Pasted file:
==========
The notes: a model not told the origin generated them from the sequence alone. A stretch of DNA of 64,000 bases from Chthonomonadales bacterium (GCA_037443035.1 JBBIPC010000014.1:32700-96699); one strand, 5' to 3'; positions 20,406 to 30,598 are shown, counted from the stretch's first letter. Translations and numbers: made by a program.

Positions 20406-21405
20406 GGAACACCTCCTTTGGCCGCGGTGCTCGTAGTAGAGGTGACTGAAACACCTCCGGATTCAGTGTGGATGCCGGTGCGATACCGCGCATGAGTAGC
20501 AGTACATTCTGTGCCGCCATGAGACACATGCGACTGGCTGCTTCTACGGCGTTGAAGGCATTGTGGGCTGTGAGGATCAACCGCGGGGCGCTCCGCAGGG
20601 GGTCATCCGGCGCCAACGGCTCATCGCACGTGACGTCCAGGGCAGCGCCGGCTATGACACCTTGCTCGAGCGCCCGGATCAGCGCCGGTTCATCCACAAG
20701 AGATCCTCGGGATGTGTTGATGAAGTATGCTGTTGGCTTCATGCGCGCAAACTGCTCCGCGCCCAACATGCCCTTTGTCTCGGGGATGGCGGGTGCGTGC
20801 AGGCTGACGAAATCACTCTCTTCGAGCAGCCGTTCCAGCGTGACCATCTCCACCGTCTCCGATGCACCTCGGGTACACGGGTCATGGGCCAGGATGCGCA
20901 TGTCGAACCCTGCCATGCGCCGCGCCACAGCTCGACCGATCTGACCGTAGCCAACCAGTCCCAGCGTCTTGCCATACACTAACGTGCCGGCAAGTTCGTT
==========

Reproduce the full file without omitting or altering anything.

The notes: a model not told the origin generated them from the sequence alone. A stretch of DNA of 64,000 bases from Chthonomonadales bacterium (GCA_037443035.1 JBBIPC010000014.1:32700-96699); one strand, 5' to 3'; positions 20,406 to 30,598 are shown, counted from the stretch's first letter. Translations and numbers: made by a program.

Positions 20406-21405
20406 GGAACACCTCCTTTGGCCGCGGTGCTCGTAGTAGAGGTGACTGAAACACCTCCGGATTCAGTGTGGATGCCGGTGCGATACCGCGCATGAGTAGC
20501 AGTACATTCTGTGCCGCCATGAGACACATGCGACTGGCTGCTTCTACGGCGTTGAAGGCATTGTGGGCTGTGAGGATCAACCGCGGGGCGCTCCGCAGGG
20601 GGTCATCCGGCGCCAACGGCTCATCGCACGTGACGTCCAGGGCAGCGCCGGCTATGACACCTTGCTCGAGCGCCCGGATCAGCGCCGGTTCATCCACAAG
20701 AGATCCTCGGGATGTGTTGATGAAGTATGCTGTTGGCTTCATGCGCGCAAACTGCTCCGCGCCCAACATGCCCTTTGTCTCGGGGATGGCGGGTGCGTGC
20801 AGGCTGACGAAATCACTCTCTTCGAGCAGCCGTTCCAGCGTGACCATCTCCACCGTCTCCGATGCACCTCGGGTACACGGGTCATGGGCCAGGATGCGCA
20901 TGTCGAACCCTGCCATGCGCCGCGCCACAGCTCGACCGATCTGACCGTAGCCAACCAGTCCCAGCGTCTTGCCATACACTAACGTGCCGGCAAGTTCGTT